Haig's endorsement is unlikely to have much impact, but Dole aides said they hope it will provide an added nudge to his momentum from Iowa and shore up Dole's foreign policy credentials, one area where Bush is perceived as superior.

Bush, forced to cancel his official afternoon appearances because of the snowstorm, made the best of the weather by campaigning in the blizzard. Donning a blue-and-white Dallas Cowboys ski cap, and with his wife, Barbara, at his side, he trudged through the snow for more than an hour, shaking hands with voters who were shoveling out, kissing babies wrapped in snowsuits and throwing snowballs with reporters.

He also drove a snowplow that he and about 50 reporters and cameramen came upon during the walk through a neighborhood of recently constructed Nashua town houses.

Bush seemed in high spirits, insisting the walk go on for more than an hour through sparsely populated roads. He posed often for the television cameras, instructing the snowplow driver how to turn his truck around to get the best angles for "show biz," as Bush put it.

Questioned about Haig's charge that Bush was present but not active in policy considerations, Bush said, "Let the voters determine that." He said he had expressed respect for Haig and said "the good news was that at the same time he made his announcement, the cochairman of his campaign called up and said he's for us."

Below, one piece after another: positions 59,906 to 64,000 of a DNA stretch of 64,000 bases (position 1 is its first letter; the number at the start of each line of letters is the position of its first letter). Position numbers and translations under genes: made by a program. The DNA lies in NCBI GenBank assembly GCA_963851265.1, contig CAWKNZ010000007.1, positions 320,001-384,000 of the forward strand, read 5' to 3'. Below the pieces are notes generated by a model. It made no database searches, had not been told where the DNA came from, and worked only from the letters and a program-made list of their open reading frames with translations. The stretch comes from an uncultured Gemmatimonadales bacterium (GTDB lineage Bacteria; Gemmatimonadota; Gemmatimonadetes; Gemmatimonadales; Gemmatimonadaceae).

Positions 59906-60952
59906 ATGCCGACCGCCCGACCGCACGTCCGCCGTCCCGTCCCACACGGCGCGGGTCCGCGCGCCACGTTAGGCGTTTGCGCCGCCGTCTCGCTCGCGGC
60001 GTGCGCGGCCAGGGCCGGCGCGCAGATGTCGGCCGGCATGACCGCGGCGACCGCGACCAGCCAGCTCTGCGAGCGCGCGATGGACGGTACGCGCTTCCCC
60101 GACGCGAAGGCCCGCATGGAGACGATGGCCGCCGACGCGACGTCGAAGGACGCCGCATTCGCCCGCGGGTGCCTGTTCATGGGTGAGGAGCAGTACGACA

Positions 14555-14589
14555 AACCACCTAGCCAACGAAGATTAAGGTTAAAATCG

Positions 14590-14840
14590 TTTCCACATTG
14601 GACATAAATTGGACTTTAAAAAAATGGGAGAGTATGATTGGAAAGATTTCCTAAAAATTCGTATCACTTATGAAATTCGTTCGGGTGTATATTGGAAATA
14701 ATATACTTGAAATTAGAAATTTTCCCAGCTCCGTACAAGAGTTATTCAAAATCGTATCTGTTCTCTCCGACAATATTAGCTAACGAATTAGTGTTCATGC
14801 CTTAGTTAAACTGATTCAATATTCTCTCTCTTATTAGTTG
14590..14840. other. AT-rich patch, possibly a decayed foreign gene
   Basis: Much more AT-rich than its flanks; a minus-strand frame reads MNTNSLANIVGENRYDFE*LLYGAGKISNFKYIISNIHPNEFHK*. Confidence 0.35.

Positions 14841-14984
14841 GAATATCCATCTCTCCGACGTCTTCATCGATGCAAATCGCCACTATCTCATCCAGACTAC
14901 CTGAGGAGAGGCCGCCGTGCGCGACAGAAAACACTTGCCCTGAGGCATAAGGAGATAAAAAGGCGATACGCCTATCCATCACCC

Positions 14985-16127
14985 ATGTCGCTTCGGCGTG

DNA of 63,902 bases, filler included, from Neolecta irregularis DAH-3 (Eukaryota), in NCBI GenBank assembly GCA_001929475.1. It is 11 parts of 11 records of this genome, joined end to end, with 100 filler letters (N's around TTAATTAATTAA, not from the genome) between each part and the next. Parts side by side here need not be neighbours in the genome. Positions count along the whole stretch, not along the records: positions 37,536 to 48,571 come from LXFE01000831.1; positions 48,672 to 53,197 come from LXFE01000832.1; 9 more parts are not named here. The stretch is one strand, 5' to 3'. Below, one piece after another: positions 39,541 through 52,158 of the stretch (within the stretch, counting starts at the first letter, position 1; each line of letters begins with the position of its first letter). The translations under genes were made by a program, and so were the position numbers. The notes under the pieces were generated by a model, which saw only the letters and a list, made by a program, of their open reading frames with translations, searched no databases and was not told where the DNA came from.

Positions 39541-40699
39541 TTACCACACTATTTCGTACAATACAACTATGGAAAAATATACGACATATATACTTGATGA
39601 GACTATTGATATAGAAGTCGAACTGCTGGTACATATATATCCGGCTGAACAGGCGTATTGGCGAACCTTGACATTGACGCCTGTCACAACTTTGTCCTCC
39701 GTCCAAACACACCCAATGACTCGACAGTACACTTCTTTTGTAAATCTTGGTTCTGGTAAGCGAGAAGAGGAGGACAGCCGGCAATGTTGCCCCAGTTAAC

Before the snow came down heavily, Bush renewed his attack on Dole in a speech to the Southern New Hampshire Association of Commerce and Industry. "My life has been marked by foreign policy experience at the highest levels," he said. "And I believe his has been devoid of that 'hands on' foreign policy experience."

Bush called Dole's proposed across-the-board spending freeze a "gimmick." The vice president said he would support a "freeze on totals" in the budget but wants the option to increase some programs, such as drug enforcement, while cutting others. Bush has not been specific about how he would get to a balanced budget, however.

"The answer is for the president to make decisions and call the shots and take the heat," he said. "That's what a president is there for, to make these decisions wisely for the whole country. The freeze Bob Dole has proposed is simply a decision not to decide."

The Post-ABC tracking poll for Tuesday through Thursday nights showed virtually no movement in the race, with Dukakis at 37 percent, Gephardt and Simon deadlocked at 19 and 17, respectively, and the other four in single digits. Dukakis is particularly strong among women voters, self-described moderates and voters older than 30, but the neighboring governor's support is both deeper and broader than any of his rivals.